There are certain holiday songs that inject a nostalgic feeling everytime we approach winter, and for some odd reason, remain popular year after year no matter how old they are.
You walk into any restaurant and you hear “Last Christmas”. “Jingle bells” follows you down the supermarket aisle. “All I Want for Christmas Is You” is played in every radio, and every advertisement.Most recently, Christmas-time musical hits have been streamed into malls and hotels as well.
But, in Egypt, there’s also another song that is played religiously every December: ‘Ice Cream Fe Gleem’ by Amr Diab.
There is no clear reason as to why these songs in particular have kept a firm hold of an entire season year after year, but one thing remains apparent for all of them is that they evoke personal memories of family and adolescence, or early adulthood. Apparently, the more the music connects with feelings of family, or with late teenage years or early 20s, the more it becomes iconic and memorable, as Psyche Loui, an associate professor of creativity at Northeastern university says.
The memories of youth – and early adulthood – is reflected quite clearly in Amr Diab’s 1992 song ‘Ice Cream Fe Gleem’.
Just two years after the fall of the Berlin Wall, and the rise of modernized cities such as Maadi and Heliopolis, many Egyptian youth left their rural towns and homes to find a better, more promising future in aforementioned cities. Much like how immigrants would travel to chase an ‘American dream’, these cities symbolized a local equivalent.
Saif, who was played by Amr Diab in the film “Ice Cream in Gleem” (1992), embodied this exact experience. Dividing his time as a delivery boy and a singer, he was the face of a generation that was growing to become interested in a new industry – the creative industry. Not only is the story symbolic of youth aspirations, but the actors, Amr Diab and Simone, were also symbolic of youth.
Amr Diab provided a fresh voice and sound, and Simone provided a fresh face. Both looked modern, young and projected a different kind of future for Egypt. Featuring scenes of Seif on top of a motorcycle wearing a black leather jacket in the streets of Cairo, with background music clips from Elvis Presley’s songs, “It’s Now or Never” and “Baby I Don’t Care”, the visuals of the entire video and film takes us to see through “the minds and hearts of a new generation marching towards the next millennium,” Mohamed Hilal writes in the online publication Ida2at.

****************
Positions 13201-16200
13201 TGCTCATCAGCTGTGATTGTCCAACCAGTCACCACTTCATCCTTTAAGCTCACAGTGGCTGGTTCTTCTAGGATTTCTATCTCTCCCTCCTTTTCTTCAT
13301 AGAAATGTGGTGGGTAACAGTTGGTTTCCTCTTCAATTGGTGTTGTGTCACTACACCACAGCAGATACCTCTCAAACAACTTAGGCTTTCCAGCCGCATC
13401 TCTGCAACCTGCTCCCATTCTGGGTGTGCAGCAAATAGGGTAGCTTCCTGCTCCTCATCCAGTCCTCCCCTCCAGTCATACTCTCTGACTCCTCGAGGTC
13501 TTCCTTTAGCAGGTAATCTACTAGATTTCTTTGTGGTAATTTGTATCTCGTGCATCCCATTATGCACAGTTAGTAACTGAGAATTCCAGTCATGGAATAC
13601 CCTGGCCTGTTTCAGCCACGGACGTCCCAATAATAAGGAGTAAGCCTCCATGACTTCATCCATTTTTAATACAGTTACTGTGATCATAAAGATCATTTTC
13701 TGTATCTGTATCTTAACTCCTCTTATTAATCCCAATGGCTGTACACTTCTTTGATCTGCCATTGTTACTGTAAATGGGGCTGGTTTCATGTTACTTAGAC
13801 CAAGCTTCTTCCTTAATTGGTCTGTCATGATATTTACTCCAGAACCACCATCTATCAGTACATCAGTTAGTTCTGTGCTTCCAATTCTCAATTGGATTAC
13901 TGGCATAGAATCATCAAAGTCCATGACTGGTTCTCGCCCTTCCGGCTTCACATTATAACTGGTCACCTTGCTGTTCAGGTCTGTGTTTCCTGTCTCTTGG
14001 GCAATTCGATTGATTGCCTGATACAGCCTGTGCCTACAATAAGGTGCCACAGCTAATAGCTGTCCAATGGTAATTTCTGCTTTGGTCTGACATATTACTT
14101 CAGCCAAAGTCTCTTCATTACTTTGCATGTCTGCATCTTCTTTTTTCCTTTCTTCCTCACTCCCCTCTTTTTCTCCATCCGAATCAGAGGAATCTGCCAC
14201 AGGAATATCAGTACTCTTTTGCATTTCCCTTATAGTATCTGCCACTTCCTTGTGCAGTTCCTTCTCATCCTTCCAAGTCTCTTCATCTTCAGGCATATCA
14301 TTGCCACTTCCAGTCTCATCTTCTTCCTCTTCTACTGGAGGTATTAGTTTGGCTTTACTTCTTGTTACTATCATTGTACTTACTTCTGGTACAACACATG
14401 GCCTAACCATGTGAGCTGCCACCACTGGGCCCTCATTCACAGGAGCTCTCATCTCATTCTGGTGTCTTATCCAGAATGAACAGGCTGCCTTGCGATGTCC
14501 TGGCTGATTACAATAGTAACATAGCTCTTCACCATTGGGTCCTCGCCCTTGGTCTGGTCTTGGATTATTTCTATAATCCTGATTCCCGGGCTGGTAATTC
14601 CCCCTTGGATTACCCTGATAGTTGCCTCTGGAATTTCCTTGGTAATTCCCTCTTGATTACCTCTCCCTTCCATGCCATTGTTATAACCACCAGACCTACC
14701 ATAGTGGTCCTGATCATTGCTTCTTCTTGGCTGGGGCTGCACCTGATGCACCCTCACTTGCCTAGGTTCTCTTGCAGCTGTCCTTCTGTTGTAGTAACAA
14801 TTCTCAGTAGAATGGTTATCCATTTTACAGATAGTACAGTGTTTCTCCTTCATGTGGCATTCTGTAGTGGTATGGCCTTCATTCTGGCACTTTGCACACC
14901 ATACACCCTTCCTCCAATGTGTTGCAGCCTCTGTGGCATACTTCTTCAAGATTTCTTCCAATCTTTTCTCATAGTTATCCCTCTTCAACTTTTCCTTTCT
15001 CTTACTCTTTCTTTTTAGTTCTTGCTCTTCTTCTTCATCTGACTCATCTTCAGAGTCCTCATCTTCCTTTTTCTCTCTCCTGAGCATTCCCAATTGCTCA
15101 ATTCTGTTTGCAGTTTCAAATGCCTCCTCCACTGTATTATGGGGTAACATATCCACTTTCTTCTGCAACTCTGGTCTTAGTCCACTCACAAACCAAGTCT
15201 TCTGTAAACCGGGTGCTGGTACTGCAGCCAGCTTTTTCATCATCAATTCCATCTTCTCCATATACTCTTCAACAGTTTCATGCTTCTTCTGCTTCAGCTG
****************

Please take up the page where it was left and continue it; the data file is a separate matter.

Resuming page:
Yet, despite living in this very new neighborhood, Saif sings about never giving up his ice-cream eating habit in Alexandria, in December, and the memories of his lover that lives there.
The song, which centers on this basic emotion of remembering winter habits and sharing them with our loved ones, is one of the reasons why it became so popular. Not only is it identified by its funky and groovy sounds, it also carries a little softness and warmth in its lyrics, evoking feelings of the holidays, times with friends and family, and that cold winter feeling.
Whether you’re a 90s kid or not, the song remains an enduring hit. For some it reminds them of their childhood, and the years they spent in the streets of Cairo and Alexandria. For others, it also reminds them of a different, yet simpler time, where people still held naive enthusiasm about the upcoming future, and there was excitement about the spirit of rebellion that was rising among 90s youth.
Youth, rebellion, family and romance – ‘Ice Cream Fe Gleem’ came from an era that can no longer, and never will, ever come back to existence or reality. Just as the future was a yearning for the youth featured in the song, the past is now a yearning for the youth and older generations of today.